We are studying the electronic structures of new and advanced materials. We are using synchrotron radiation to perform soft x-ray emission and absorption spectroscopy of systems like biomaterials, superconductors and transition metal compounds.

Niloofar Ketabi

Amy Gryba


  • University of Isfahan, Iran
    B.Sc. Physics (2006)

  • Shahid Bahonar University of Kerman,Iran
    M.Sc. Physics

  • University of Tehran,Iran
    Ph.D. Biophysics

  • University of Saskatchewan

Current Research

I received my bachelors degree in physics in 2006 and continued my masters research studying a theoretical model to point the propagation of cosmic ray particles in a simulated fractal medium. I then started my PhD at the Institute of Biophysics and Biochemistry in University of Tehran, Iran. My major research focus during my PhD was to determine the effects of electromagnetic radiation in UHF frequency range on nano pore forming channels substituted in an artificial lipid membrane. Currently I am working as a postdoctoral fellow in the Physics and Engineering Physics department at the University of Saskatchewan. My research involves the studying of a two-dimensional carbon structure, Graphene, both theoretically and experimentally using synchrotron radiation.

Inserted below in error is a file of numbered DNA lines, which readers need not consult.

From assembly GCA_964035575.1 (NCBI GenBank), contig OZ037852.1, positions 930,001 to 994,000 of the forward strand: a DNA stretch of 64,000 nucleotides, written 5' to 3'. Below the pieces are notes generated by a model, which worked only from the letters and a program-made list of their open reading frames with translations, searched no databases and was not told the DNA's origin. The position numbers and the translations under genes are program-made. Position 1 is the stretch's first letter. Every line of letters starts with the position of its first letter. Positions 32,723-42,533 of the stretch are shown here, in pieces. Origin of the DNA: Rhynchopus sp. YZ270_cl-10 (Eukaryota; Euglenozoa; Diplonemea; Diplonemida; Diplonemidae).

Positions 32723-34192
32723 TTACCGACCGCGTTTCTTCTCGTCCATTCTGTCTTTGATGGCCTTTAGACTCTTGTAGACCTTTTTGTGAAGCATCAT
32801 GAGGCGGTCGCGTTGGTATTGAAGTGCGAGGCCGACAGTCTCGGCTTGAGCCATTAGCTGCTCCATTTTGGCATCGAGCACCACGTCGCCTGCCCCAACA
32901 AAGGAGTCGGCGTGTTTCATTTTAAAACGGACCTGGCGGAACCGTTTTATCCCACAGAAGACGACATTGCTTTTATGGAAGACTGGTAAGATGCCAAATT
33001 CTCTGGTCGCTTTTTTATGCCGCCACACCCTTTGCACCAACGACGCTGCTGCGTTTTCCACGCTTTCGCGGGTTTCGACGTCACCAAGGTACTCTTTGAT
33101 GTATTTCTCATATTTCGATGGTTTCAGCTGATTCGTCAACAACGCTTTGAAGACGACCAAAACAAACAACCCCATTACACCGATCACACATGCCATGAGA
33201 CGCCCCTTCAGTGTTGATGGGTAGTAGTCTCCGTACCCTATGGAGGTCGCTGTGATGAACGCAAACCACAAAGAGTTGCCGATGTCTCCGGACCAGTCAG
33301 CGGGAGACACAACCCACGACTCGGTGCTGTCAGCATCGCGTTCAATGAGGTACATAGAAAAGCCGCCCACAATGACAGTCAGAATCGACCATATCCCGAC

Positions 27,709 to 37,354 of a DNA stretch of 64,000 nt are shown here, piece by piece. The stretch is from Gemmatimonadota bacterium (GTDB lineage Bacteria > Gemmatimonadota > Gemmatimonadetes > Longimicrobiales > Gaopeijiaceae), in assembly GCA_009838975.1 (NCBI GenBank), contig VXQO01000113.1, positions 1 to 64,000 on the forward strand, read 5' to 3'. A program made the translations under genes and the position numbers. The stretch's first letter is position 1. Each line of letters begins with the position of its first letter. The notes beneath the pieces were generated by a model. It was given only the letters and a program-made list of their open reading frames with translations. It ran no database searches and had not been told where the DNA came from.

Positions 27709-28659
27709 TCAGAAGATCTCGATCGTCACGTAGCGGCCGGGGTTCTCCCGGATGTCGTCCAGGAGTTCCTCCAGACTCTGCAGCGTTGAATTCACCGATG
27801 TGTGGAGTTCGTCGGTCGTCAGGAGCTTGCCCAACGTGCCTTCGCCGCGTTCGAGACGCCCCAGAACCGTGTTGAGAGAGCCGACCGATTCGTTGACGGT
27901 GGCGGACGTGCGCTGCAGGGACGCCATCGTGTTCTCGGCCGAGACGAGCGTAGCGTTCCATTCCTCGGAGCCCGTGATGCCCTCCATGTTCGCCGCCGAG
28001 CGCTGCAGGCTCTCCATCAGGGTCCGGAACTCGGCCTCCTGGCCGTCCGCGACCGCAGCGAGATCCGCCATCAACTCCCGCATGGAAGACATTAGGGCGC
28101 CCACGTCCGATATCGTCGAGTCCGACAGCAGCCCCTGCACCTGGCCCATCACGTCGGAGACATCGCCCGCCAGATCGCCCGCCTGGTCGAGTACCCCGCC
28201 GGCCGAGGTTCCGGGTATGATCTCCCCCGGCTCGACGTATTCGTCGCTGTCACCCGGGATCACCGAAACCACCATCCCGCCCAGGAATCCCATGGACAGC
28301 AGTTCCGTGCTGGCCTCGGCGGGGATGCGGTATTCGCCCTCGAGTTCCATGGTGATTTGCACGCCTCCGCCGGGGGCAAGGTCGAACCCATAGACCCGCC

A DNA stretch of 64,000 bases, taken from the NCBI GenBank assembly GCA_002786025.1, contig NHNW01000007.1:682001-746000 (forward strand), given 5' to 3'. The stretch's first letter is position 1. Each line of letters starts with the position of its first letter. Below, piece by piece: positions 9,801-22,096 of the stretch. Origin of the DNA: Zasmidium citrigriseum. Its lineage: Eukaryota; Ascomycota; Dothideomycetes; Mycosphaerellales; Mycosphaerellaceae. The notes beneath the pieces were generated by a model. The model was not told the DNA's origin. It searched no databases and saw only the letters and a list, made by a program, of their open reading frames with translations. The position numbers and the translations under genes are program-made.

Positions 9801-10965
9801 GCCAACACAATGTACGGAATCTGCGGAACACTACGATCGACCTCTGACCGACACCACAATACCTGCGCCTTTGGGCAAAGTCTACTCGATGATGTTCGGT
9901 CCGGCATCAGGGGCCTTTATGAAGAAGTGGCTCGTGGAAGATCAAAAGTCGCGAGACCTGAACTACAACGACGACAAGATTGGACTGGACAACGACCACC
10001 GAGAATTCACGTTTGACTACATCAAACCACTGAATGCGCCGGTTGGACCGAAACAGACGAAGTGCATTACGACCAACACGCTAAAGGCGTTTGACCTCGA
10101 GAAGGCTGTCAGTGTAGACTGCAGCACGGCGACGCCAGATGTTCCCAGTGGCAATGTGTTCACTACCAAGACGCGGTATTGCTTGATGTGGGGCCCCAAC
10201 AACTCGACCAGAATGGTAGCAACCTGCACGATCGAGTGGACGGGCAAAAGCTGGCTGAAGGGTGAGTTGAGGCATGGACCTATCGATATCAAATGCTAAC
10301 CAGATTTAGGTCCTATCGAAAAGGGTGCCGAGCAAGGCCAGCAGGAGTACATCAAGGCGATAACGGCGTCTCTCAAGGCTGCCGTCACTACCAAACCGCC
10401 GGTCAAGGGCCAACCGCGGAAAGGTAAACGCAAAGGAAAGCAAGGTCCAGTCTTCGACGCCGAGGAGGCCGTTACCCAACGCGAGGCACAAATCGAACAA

Growing the usage of graphene for technological, medical and industrial purposes brought a great demand to probe its electrical and atomic structure. Another current project is the study of Graphdiyne, which is a carbon allotrope containing sp and sp2 hybridized carbon atoms. The goal is to measure the band gap and to characterize the electronic structure of these materials in order to classify materials with a tunable band gap. Furthermore, knowledge of the characteristics of these materials using a precise method of X-ray absorption and emission is both necessary and beneficial to the design, modeling, and optimization of their practical aspects.